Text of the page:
Identifying factors that can contribute to early death is important for a variety of reasons ̵
Poor sleep and diabetes increase the risk of early death
According to a large study conducted by Northwestern University in Chicago and the University of Surrey in the United Kingdom and published in the June 8 issue of Sleep Research Journal and with the participation of more than half a million people, a combination of poor sleep and diabetes – mostly type 2 – increases a person’s risk of early death by a whopping 87 percent. Those with diabetes who did not have sleep problems were only 12% more likely to die early.
“If you don’t have diabetes, your sleep disorders are still at increased risk of death, but it’s higher for those with diabetes,” said study author Kristen Knutson, an associate professor of neurology and preventive medicine at Feinberg Medical School. in the Northwest, explained in a press release.
However, if you answer the question: “Do you have trouble falling asleep at night or do you wake up in the middle of the night?” Yes, Knutson explained that you can try to treat your sleep problems earlier in life.
“This simple question is quite easy to ask by a clinician. You may even ask. But it’s a very broad question and there are many reasons why you don’t sleep well. That’s why it’s important to get a doctor so they can dive deeper. “She said.” Is it just noise or light or something bigger, like insomnia or sleep apnea? These are the more vulnerable patients who need support, therapy and investigation of their disease. “
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Doctors need to take sleep problems seriously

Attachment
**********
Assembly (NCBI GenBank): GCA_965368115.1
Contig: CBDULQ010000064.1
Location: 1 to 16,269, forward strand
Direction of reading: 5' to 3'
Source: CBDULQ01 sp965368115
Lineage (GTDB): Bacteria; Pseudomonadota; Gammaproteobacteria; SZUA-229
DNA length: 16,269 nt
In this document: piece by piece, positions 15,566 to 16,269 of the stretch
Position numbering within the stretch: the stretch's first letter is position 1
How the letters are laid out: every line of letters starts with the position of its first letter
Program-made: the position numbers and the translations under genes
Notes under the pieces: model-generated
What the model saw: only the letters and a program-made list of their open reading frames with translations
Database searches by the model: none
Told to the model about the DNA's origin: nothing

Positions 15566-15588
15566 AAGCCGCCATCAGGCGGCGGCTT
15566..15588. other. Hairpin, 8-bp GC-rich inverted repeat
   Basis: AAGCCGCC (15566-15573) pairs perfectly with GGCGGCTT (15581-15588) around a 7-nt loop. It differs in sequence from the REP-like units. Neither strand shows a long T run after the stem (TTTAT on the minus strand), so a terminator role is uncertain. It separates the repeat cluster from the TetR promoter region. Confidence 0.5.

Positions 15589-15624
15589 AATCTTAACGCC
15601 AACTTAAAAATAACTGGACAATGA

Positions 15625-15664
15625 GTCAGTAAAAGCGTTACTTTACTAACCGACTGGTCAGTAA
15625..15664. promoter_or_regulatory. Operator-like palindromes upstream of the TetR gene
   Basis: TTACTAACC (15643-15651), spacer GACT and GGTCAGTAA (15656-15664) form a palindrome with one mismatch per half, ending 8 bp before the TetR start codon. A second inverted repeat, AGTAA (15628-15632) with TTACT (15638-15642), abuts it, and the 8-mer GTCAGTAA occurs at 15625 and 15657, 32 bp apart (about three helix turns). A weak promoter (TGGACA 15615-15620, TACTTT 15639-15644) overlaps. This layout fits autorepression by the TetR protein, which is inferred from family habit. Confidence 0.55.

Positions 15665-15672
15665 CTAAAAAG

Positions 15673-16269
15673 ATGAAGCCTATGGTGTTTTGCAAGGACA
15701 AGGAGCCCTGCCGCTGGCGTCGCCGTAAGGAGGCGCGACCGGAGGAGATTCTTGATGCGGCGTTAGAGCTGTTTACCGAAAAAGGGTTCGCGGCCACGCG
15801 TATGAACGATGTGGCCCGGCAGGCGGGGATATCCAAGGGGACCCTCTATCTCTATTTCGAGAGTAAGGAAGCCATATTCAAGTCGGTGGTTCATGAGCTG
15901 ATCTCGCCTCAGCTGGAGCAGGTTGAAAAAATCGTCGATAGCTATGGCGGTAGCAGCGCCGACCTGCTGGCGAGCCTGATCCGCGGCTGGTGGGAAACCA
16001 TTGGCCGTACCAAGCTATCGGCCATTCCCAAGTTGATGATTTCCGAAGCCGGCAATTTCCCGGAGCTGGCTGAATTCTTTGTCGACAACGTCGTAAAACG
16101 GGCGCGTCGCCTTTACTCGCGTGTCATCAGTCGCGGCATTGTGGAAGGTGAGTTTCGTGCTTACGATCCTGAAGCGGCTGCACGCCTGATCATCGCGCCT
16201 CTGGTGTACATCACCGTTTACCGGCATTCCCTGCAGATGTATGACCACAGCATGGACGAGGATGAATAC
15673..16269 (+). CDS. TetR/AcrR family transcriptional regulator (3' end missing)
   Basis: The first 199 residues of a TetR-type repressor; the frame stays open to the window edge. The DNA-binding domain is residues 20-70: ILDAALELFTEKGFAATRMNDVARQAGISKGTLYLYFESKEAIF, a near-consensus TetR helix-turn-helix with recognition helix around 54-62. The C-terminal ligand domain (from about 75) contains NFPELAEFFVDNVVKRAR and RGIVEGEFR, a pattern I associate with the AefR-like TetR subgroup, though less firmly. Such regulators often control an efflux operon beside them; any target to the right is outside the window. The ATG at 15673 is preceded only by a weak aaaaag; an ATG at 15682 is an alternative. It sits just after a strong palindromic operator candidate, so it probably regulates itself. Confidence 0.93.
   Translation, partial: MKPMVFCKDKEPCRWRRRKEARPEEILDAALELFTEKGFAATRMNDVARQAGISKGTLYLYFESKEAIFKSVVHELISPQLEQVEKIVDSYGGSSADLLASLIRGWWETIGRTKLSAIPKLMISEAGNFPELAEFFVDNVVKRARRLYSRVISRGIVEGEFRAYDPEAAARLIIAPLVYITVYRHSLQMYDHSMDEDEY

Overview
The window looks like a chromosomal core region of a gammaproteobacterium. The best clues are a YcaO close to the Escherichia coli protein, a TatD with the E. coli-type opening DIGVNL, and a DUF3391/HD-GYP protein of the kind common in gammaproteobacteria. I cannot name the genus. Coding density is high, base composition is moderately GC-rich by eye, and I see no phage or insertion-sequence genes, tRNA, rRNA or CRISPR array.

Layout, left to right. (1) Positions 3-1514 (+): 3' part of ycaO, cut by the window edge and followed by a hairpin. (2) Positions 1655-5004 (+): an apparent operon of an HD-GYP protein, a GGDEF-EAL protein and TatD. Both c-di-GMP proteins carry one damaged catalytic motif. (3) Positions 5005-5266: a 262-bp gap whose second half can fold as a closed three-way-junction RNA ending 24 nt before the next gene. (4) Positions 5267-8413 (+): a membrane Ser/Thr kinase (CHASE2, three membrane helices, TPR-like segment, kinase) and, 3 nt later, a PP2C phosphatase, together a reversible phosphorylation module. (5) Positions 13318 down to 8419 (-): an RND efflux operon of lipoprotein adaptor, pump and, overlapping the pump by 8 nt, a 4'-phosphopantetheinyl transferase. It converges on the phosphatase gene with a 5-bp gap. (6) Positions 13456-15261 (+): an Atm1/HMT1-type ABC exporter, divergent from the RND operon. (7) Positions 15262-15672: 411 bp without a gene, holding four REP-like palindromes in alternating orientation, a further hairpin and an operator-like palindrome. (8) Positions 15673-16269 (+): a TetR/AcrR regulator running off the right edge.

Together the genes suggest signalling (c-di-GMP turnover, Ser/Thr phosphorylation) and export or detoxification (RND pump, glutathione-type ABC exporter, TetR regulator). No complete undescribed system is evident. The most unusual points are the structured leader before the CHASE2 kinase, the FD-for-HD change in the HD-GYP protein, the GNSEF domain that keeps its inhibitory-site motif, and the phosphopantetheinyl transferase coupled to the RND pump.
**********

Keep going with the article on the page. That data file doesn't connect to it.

“Although we already knew that there was a strong link between poor sleep and poor health, this clearly illustrates the problem,” added the author of the first study, Malcolm von Schantz, a professor of chronobiology at the University of Surrey. “The question asked when enrolling participants does not necessarily distinguish between insomnia and other sleep disorders, such as sleep apnea. However, from a practical point of view, this does not matter. Doctors should take sleep problems as seriously as other risk factors. factors and work with their patients to reduce and mitigate their overall risk. “
“We wanted to see if you had both diabetes and sleep disorders, are you worse than just diabetes?” Knutson said. “It could have been reached in both ways, but it turns out that the presence of diabetes and sleep disorders is associated with increased mortality, even compared to those with diabetes without sleep disorders. And to live your life the healthiest, don’t miss them First signs that you have a serious illness